When the NFL decided a year and a half ago to realign into four eight-team divisions, one plan seemed the simplest.
That plan, enacted unanimously by the owners on Tuesday, little more than a week before the June 1 deadline, will begin in 2002, when the expansion Houston Texans become the league's 32nd team.
Why did it take so long? A high-ranking league official who requested anonymity noted that it took that long to convince the owners this plan was best for them.
"We couldn't look at personal choices," said Dan Rooney, president of the Pittsburgh Steelers, who shifted from the NFL to the AFC when the NFL and AFL merged in 1970. "A lot of people wanted a lot of things. I think this is best for everyone."
Rooney, in fact, is credited with coming up with this alignment, which contains fewer geographic anomalies than the current lineup.
It also keeps 22 of the teams in their current divisions. Five of the eight divisions have four teams from the old alignment, with the most drastic change moving Seattle from the AFC West to the NFC West.
Ravens and Browns, Texans and Titans Face Off
It also places two expansion teams in the same division with teams that abandoned their cities — Cleveland with Baltimore and Houston with Tennessee.
"I'm glad it came out that way," said Bud Adams, who took his Oilers out of Houston after the 1996 season and eventually turned them into the Tennessee Titans.
Cardinals Lose Re
In addition to Seattle, the team most affected might be the Cardinals, who move out of a division with Dallas, the only team to draw capacity crowds in the desert. Arizona owner Bill Bidwill fought hard to stay in the same division with the Cowboys, but said he was happy after the league agreed to a new scheduling format for exhibition games that will retain old rivalries.
Bidwill was even happier after Dallas owner Jerry Jones said he would be glad to play the Cardinals in an exhibition game every year they aren't scheduled to play in the regular season.
"I'm very happy that Jerry agreed to do that," Bidwill said. "The NFC West fits for us geographically."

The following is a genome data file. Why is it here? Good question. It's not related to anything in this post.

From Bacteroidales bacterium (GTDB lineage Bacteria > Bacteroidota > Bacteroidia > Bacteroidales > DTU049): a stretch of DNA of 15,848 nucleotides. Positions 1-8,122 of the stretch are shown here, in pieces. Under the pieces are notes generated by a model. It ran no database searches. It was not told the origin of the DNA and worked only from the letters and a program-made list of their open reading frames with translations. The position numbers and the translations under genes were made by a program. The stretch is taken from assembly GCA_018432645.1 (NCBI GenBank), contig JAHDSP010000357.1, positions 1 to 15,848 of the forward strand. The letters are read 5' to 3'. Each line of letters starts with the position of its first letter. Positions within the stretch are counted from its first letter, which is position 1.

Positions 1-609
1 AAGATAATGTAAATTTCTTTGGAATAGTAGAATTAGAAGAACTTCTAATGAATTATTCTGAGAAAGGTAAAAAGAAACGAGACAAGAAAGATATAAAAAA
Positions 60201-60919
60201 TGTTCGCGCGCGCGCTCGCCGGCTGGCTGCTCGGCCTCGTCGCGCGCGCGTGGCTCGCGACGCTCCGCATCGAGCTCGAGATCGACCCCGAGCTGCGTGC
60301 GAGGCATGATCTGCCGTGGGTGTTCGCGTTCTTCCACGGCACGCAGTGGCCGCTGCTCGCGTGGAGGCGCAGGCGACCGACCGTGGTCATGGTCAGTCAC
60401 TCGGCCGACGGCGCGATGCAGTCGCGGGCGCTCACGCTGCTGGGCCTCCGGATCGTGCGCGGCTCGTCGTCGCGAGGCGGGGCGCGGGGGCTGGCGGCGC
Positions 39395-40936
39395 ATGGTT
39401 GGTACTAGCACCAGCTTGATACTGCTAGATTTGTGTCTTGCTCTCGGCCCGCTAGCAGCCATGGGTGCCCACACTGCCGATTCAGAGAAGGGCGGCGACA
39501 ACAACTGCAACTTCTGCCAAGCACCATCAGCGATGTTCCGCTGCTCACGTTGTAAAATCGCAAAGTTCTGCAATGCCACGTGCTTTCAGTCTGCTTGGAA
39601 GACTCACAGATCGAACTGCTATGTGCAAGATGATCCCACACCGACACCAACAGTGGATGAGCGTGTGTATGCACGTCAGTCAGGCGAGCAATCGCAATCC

Seattle president Bob Whitsitt, said the same, noting that the Seahawks will have preseason games against the Broncos, Chargers, Chiefs and Raiders, whom they've met in the regular season so often. "I think this is good for the league and good for the Seahawks," he said.
Another plus for most of the owners is the new scheduling format, under which every team will meet every other at least once in four years. There will be six home-and-home divisional games; four against teams in another division within a conference; and four more against a division in the other conference on a rotating basis.
The final two games will be against conference teams based on the previous year's standings: first against first, second against second, and so on. For the time being, there will be six teams from each conference in the playoffs — the division winners and two wild cards.
Less Opposition Than Expected
In the end, the biggest surprise in the plan was the speed with which it was done.
Although various proposals had been under study for 18 months, no vote was expected until Thursday. But there was only an hour's debate and the consensus was to get it over with.
"I think everyone realized that everything that could be said had been said," commissioner Paul Tagliabue said.
There also were memories of the problems of the last realignment 31 years ago, brought to the fore by old-timers Rooney, the Giants' Wellington Mara and Baltimore's Art Modell.
"That old realignment was the toughest thing I've been through," said the 84-year-old Mara, who has been involved with the NFL since starting as a ball boy for the Giants when his father bought the team in 1925.